The Great O'Hare Race (And its Discontents)
"For more than a decade, Chicago politicians have talked about a faster way to get between downtown and Chicago's O'Hare International Airport," according to an article in the Chicago Tribune featuring the gumshoe reporting of Abdel Jimenez, Ally Marotti, Mary Wisniekwski, and Lauren Zumbach.
To shed some light on the answer to the question of which is the fastest way to access the airport in a city that is the envy of city's with no direct rail transit connection to their airports, the team of reporters raced each other to the airport, while carrying check-in baggage, by personal car, transportation network company (Uber, in this case), on CTA, and on Metra.
"The winner was an Uber ride-share that took 69 minutes, followed by the CTA at 80 minutes, a private car (parked at an economy lot) at 90 minutes and Metra at 98 minutes," according to the article. As noted in the article, the fastest way is not the cheapest way. A CTA ride costs $2.50, while the Uber ride took $38.97.
Each trip is documented in detail in the article, and that's where some transit advocates starting finding holes to poke in the story of the great O'Hare race. Writing for Streetsblog Chicago, John Greenfield noted that Abdel Jimenez, who rode the CTA Blue Line to the airport, seemed to have taken a lot longer than should have been possible. Greenfield explains:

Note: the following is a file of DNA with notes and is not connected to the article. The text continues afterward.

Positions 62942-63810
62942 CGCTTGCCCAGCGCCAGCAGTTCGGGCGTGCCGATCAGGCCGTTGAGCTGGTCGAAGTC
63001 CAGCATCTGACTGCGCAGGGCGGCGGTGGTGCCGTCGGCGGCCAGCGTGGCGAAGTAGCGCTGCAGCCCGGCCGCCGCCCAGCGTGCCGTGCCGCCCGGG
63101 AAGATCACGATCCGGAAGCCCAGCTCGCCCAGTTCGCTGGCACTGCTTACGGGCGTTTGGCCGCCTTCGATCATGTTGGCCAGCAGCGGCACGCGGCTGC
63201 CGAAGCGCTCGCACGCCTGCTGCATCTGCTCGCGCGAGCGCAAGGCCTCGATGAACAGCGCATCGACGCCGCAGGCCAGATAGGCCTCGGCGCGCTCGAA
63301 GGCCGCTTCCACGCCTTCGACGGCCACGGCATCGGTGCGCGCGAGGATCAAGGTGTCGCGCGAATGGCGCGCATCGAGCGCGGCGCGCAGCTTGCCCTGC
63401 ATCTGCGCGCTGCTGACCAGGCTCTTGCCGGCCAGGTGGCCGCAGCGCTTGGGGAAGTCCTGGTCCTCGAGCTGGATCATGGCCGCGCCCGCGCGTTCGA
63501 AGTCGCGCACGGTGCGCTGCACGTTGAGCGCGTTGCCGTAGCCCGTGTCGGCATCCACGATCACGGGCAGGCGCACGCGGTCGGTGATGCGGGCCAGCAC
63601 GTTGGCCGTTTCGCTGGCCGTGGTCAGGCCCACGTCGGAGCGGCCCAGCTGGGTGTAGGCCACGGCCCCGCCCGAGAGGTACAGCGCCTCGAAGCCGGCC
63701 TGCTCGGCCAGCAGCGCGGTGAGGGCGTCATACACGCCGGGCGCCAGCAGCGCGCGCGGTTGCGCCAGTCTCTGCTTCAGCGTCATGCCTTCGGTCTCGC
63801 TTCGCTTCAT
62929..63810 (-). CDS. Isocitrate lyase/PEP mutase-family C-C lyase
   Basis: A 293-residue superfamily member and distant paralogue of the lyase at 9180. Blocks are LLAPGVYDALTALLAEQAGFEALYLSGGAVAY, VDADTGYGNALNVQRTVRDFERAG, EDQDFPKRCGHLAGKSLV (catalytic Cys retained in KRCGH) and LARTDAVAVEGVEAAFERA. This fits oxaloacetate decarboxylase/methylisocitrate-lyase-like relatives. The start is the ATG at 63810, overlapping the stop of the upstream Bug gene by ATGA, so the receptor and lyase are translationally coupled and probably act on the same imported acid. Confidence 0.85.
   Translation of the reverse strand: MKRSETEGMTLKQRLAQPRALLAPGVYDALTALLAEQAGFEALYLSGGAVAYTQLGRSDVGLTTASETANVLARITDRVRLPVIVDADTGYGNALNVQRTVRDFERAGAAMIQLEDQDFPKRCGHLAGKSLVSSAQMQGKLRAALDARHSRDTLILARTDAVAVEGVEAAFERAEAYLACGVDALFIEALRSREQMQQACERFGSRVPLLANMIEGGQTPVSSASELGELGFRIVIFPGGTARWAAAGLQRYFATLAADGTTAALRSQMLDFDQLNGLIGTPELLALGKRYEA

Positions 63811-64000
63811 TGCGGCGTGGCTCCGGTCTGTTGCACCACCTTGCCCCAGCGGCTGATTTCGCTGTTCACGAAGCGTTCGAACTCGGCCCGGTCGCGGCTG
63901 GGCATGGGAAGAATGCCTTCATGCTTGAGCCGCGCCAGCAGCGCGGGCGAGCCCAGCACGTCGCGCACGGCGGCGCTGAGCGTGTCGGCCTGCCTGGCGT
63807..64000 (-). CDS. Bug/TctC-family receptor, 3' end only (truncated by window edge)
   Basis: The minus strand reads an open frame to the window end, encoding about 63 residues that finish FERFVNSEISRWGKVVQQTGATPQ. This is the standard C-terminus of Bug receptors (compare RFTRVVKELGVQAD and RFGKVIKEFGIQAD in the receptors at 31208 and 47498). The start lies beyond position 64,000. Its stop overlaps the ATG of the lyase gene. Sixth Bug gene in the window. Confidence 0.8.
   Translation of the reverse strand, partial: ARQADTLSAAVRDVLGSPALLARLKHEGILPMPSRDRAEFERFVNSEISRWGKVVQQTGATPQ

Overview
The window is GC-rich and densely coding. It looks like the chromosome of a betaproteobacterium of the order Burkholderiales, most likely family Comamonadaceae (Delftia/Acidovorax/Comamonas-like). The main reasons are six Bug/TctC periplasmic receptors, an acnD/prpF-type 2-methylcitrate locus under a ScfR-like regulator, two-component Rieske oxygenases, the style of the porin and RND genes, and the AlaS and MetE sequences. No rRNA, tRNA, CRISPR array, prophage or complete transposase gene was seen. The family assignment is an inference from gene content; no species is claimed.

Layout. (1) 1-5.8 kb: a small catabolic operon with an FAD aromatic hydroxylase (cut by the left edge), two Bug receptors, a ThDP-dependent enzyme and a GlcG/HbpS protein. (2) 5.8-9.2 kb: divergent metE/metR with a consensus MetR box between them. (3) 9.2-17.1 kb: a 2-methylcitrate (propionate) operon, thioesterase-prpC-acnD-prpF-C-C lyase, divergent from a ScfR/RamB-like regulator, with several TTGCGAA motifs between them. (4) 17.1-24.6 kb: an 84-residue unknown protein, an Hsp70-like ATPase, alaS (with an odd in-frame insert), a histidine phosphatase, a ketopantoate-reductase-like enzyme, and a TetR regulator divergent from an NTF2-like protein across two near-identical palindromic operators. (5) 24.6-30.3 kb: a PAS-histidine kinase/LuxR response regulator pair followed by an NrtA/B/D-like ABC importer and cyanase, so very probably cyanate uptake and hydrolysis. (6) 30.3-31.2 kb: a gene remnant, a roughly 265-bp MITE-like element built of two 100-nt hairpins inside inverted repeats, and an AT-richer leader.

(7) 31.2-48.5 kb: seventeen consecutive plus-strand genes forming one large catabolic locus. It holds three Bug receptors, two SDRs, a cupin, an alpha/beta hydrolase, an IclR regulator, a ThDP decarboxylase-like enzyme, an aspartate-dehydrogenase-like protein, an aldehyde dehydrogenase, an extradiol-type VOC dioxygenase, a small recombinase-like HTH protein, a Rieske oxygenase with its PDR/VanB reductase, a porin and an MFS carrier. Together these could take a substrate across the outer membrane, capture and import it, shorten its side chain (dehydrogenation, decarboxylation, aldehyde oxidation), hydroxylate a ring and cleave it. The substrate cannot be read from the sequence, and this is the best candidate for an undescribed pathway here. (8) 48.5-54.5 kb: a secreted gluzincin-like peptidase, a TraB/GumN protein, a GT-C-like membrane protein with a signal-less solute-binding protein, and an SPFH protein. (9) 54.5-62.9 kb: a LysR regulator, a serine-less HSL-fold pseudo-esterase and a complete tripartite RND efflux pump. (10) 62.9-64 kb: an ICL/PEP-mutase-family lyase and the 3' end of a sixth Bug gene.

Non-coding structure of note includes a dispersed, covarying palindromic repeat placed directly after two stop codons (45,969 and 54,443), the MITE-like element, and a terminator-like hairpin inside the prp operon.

But I’m not the only Tribune reader who scratched their head at the supposed 80-minute travel time from Michigan/Randolph to security. How the heck did that happen? It’s hard to imagine the transit trip taking that long under normal circumstances, considering that the CTA estimates the Blue Line trip from the Loop to O’Hare at 40-45 minutes (which is only getting faster with Your New Blue track, signal, and power upgrades), and trains leave every few minutes during business hours.
After some digging into the print version of the story, it was revealed that Jimenez was briefly lost at the airport during the race. "That’s totally understandable, since he’s new to Chicago and can’t be expected to already be an O’Hare blackbelt," writes Greenfield. "But if Jimenez walked more than 5.5 minutes in the wrong direction, that means that if he hadn’t made that mistake his 80-minute trip would have been shorter than the 69-minute Uber journey. In that case, the Tribune would have declared cheap, efficient, and eco-friendly transit the winner of the competition, rather than the relatively expensive, road-clogging, gas-guzzling ride-hailing."